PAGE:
Bali is best known for it’s creativity as a haven for skilled craftsmanship and beautifully designed objects. Nature is their teacher. There is no word in their language for competition. All the mask maker’s shops are housed on the same street together, as well as art, wood sculptors, batik cloth and jewelry designers, to name a few. The Balinese artists are honored if you copy one of their designs because it validates their skills.

    It’s challenging to choose an experience to recount to you because there are so many. There is the Monkey Forest, where the monkeys can annoy you with their antics, the open to the air sacred temples, the village of Tenganan, a pre Hindu village, where the people create art forms that hold the memories of their past stories of creation. I witnessed fire walks, Balinese dancers, whose exquisite hand and eye movements bespoke a merging of non-physical energies to convey transcendental feelings; a visit to a psychic surgeon and the sound of the geckos skittering across the ceiling in our sleeping space without windows. And the time we had breakfast in a restaurant on a deserted beach, who served us a Magic Mushroom omelets by request, where we later communed with our own inner gods.

    I could go on and on, but the most magnificent experience for me was in a gathering at Emerald’s house,
    who was a local expatriate artist. His home was situated on a perch of high ground overlooking a river. He carved a long winding, natural staircase leading to the river’s edge, where we unclothed to step into a swirling portal of movement. I felt the water caressing my skin as I floated towards the whirlpooling center, whisking me in circles until I arrived at a spot behind a small waterfall. From this vantage point I was transported completely out of time and space, suspended in the time between, recognizing I had been there before. I was never the same person I was after that.

  2. Maureen says

    Wow! What a sensory delight. I want to go to Bali, too.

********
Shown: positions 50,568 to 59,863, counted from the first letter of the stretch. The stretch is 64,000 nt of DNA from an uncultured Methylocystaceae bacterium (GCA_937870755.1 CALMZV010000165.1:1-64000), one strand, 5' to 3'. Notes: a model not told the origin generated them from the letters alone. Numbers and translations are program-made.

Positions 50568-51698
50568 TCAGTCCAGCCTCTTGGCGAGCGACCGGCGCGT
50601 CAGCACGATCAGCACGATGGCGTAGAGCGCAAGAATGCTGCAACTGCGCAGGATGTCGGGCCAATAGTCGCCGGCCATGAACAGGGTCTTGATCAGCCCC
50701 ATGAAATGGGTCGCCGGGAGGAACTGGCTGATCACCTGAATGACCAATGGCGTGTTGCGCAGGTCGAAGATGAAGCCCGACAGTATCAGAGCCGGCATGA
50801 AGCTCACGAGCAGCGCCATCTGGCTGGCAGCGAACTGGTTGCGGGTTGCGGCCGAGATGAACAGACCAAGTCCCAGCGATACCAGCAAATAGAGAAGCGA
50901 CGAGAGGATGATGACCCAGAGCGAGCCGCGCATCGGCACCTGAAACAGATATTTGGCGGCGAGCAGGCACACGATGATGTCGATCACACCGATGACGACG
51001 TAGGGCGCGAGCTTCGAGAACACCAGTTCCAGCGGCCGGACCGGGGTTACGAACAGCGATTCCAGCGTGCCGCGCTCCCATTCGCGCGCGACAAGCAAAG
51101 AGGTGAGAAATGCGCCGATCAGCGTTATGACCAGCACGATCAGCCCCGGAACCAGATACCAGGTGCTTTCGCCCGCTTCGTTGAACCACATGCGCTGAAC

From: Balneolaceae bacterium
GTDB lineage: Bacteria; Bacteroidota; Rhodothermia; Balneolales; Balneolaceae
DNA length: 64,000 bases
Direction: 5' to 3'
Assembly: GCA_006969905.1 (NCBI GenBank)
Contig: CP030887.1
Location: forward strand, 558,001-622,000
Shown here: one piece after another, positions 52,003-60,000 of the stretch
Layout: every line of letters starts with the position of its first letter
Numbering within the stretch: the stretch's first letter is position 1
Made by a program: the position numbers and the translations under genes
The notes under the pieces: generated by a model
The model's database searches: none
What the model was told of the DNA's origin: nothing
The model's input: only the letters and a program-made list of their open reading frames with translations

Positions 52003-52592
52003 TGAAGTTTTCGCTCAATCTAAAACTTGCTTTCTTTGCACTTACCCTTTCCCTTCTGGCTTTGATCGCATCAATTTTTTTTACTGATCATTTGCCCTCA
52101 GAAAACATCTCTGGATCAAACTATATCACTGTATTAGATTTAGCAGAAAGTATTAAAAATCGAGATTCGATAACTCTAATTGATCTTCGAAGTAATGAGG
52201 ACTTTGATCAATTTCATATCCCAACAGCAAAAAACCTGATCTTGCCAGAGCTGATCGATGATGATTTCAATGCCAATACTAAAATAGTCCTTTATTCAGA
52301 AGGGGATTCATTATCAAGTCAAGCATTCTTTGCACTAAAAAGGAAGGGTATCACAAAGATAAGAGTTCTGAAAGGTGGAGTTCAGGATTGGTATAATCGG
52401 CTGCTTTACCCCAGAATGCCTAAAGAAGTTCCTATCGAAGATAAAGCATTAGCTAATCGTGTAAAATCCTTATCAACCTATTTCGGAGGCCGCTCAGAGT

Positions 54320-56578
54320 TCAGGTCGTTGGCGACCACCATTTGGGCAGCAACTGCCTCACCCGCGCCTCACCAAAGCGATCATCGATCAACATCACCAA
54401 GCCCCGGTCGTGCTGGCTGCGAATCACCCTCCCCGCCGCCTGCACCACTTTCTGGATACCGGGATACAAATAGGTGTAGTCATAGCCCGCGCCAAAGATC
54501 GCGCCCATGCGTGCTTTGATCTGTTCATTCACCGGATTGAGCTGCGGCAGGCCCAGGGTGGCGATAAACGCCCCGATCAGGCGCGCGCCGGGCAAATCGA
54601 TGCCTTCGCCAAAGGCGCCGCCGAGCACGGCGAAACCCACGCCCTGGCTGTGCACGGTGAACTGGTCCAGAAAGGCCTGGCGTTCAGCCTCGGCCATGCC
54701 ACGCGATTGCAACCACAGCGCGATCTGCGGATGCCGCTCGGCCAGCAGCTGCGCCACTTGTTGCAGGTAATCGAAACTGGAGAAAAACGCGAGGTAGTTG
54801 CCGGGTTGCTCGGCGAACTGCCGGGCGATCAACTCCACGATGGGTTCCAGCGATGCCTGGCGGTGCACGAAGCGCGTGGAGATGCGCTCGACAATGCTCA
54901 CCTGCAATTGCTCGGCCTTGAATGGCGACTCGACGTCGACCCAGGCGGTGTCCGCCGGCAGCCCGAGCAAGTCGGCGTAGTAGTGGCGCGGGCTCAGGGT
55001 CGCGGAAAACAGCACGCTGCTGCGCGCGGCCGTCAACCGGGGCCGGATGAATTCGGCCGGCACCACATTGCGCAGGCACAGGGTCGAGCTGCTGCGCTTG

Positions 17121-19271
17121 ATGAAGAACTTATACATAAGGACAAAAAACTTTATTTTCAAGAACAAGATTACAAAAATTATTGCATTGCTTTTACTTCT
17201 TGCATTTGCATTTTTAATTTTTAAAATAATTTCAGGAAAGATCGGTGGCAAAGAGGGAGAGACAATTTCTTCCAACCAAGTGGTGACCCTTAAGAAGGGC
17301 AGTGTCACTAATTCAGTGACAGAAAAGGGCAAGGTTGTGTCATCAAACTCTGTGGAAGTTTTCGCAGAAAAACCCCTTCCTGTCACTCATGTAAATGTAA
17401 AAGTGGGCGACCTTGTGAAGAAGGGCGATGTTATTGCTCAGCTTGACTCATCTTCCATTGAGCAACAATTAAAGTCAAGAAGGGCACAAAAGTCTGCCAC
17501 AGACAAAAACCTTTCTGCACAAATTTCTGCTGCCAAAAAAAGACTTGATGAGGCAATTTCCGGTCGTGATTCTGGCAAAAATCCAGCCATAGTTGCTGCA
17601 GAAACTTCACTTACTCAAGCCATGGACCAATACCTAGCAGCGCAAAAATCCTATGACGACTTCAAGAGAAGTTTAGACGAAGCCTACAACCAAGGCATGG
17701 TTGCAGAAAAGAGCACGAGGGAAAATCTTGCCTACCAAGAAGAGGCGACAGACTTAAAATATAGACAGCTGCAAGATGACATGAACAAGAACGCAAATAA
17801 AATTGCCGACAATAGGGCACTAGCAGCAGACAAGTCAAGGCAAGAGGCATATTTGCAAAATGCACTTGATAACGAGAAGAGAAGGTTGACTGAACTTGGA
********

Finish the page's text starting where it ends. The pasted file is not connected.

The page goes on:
I wrote about Kenya, traveling from Masai Mara in the south to Samburu in the north, where we could see different species. We were traveling on a shoestring, and the dusty white van we were riding in struggled up the slightest hills, sputtering and spitting out black exhaust. It was not a good sign that, on steeper grades, elderly African ladies with giant water cans or baskets of fruit on their heads trudged upward at a faster pace than our van. It was hot in the van, and dusty; thick red dust coated everything, and we were always thirsty. We sipped tepid water from our canteens and ate handfuls of fresh roasted cashews. I sat with my nose glued to the window and watched the landscape gradually change from savanna, to scrublands and forested areas of “bush.”
    It was thrilling to cross the equator. There was a sign at the roadside— Equator— and a little trading post. We got out and took pictures and jumped from the southern hemisphere to the northern one and back again. We were all so excited. Then we bought some cold drinks in sweating glass bottles with thin paper straws and got back in the van, continuing north. Soon after, we saw another equator sign and trading post, and then another. We gulped and hoped that Alice, one of our traveling companions, didn’t notice. She was rigid and goal oriented, and we were afraid she wouldn’t appreciate the inexactitude and poetic license of our multiple equator crossings, especially since we were heading pretty much due north. Fortunately, she was immersed in her guide book and didn’t look up. Lou whispered in my ear that if we translated the thin black line of the equator on a typical globe to scale on the actual Earth, it would be many miles wide. The thought made me smile, but it was still a little disappointing…

    • Lisa Tener says

      I love the humor of your story Maureen–the unexpected surprise. And it reminds me how traveling often offers such a mixture of thrills and weariness, struggle and beauty, humor and fear, all wrapped up together.